NAIROBI, Kenya, Apr 22 – Sub-Saharan African economies are likely to avert a recession as many countries have put in place pre-emptive measures to counter the negative effects of the ongoing global credit crunch, financial analysts have forecasted.
AIG Investments Senior Investment Manager Edward Gitahi said on Wednesday that despite the expectation of a slow down in growth, many African governments have taken immediate measures to try and safeguard their economies through for instance increased infrastructure spending to keep production high and boost confidence and the stimulation of their financial markets.
“By reducing the policy rates, these governments have made credit more available to the productive sectors of the economy. The political stability has also been good such as the successful and peaceful elections in Ghana, which served to boost investor confidence,” he remarked.
Uganda and Kenya have also moved to ensure that the financial markets are liquid by for example cutting the Cash Reserve ratio and reducing the minimum threshold for investment in government securities.
Mr Gitahi also pointed to the West African nation’s decision to reduce its expenditures when it recently decided to cut the number of ministries from 27 to 23.
He observed that many African countries had also attracted investment in their resource sectors, a move which is likely to boost economic growth, while the multilateral development agencies have been keen to support ‘success’ stories on the continent.
This follows plans to inject more than $1 trillion into the International Monetary Fund and Multilateral Development Banks to enable them to provide much needed support to emerging and developing economies.
“These external factors have boosted economic growth in these countries and also over the years there has been a pile up on internal demand, so the economies are much more robust because of consumer demands,” he explained.
On the Kenyan front, the fund manager said the Sh18.5 billion raised from the recently floated infrastructure bond would have a multiplier effect in shielding the economy from a decline.
“As money is spent on infrastructure, more people at the grass roots are employed and those people tend to spend money in the economy,” he emphasised.
However, he took issue with the political grumbling and bickering that is currently being witnessed in the country saying these disruptions are eroding investor confidence, which could derail efforts to salvage the already weak economy.
“The biggest contribution that the government could do is by ensuring that there is political stability because people invest where there is confidence. If they think that the future is uncertain they will not put their money in the economy,” Mr Gitahi said, adding that when this happens businesses tend to relocate.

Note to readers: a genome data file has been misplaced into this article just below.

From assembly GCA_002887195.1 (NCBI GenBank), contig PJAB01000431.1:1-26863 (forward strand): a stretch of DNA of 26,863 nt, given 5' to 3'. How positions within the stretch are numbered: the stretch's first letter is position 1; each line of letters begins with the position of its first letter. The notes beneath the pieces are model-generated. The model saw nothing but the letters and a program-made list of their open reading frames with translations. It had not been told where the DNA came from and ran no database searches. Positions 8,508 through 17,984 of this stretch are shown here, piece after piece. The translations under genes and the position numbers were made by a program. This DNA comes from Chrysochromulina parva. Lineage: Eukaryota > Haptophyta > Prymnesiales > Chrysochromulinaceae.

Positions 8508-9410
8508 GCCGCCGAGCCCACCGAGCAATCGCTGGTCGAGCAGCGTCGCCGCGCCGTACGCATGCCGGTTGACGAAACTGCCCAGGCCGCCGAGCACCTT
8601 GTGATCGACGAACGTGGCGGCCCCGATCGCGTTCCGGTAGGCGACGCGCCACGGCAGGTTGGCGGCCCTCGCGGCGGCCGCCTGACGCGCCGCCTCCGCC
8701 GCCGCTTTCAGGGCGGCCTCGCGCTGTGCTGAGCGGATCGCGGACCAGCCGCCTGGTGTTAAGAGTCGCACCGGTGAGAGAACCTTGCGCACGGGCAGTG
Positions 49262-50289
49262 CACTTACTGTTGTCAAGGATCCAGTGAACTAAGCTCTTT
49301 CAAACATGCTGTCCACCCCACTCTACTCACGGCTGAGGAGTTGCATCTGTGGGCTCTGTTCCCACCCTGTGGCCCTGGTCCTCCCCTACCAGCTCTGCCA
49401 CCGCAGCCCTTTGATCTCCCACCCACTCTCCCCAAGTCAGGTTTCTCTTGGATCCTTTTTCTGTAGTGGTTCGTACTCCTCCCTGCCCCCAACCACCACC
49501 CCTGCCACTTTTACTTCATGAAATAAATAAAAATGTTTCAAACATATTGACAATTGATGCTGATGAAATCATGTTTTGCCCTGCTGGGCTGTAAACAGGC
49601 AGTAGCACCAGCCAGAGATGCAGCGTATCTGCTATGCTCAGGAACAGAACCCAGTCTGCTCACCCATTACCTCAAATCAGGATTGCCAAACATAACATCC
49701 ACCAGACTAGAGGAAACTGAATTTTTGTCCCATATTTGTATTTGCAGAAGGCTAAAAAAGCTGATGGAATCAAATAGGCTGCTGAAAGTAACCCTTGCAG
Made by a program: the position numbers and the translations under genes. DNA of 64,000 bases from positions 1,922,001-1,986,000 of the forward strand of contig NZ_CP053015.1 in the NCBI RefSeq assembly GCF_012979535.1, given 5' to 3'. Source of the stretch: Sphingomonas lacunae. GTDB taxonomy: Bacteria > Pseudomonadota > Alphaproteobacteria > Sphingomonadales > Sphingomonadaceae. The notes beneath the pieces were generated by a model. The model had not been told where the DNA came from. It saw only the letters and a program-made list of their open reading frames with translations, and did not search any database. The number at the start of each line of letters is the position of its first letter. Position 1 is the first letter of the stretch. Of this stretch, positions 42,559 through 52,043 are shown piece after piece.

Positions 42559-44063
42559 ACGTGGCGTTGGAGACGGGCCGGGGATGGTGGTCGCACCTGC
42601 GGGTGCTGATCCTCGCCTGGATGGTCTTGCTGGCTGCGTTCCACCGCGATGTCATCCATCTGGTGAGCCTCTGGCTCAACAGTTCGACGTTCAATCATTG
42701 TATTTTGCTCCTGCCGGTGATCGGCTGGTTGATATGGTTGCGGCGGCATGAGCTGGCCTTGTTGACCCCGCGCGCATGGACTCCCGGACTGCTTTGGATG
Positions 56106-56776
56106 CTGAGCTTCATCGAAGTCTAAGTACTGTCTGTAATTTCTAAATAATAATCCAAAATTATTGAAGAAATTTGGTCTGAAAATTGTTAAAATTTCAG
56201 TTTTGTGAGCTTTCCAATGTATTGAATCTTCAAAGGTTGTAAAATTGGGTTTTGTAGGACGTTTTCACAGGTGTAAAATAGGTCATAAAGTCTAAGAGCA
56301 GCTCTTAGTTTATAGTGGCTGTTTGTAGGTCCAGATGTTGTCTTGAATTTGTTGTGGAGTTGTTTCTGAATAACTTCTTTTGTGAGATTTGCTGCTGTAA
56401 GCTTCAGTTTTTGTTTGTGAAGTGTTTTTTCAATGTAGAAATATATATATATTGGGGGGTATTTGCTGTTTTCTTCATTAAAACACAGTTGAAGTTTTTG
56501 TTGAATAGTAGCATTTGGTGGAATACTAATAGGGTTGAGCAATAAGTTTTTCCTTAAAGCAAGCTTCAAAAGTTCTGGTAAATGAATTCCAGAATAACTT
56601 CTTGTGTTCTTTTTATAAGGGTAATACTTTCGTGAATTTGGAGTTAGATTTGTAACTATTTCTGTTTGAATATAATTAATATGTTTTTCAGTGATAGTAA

Relocation and closing down of businesses are developments that the country’s economy can ill afford particularly at a time when it is still under siege and reeling from the effects of the post election violence on many sectors, the impact of the second wave of the global financial crisis and the adverse weather conditions.
All these factors had prompted the fund management firm to revise downwards the projections for Kenya’s economic growth rates for 2009, from 3.3 percent to between 1.5 percent and two percent.
The government’s own provisional estimates for GDP growth are about 2.2 percent but AIG sees it as growing by under two percent as the agricultural sector remains depressed due to poor rains.
The African Development Bank however sees the country recording a 5.5 percent growth rate, supported by export trade of agricultural goods and the growth of the manufacturing sector.
“We are a bit more bearish because we see the consumer spending remaining relatively weak and with inflation at high levels. People are cutting back on non-essential expenditure and focusing more on necessary expenditure. Thus there is a decline in the portion going to investment,” Mr Gitahi said as he defended AIG’s position.
Inflationary pressures, he noted would also continue to bite in the remainder of the year and would remain above 20 percent, particularly if the current food crisis that is affecting a third of the country’s population was not urgently resolved.
The local currency is also expected to depreciate further and trade within Sh80 to Sh83 to the US Dollar in the second quarter of the year.
His colleague, the Vice President and Senior Investment Manager, Peter Wachira, however predicted that interest rates would be stable going forward bolstered by the high liquidity in the market.
The rates have been on a downward trend during the first quarter of 2009, following the Central Bank of Kenya’s (CBK) keenness to maintain a low and stable interest rate environment.
This followed CBK’s move to reduce the cash ratio from six percent to five percent in December 2008, as commercial banks became more cautious in their lending. Its Monetary Policy Committee also cut the Central Bank Rate by 25 basis points to 8.25 percent.
It remains to be seen if low interest rates would translate into more borrowing as this will depend on whether investors can identify profitable ventures on which to back the loans on.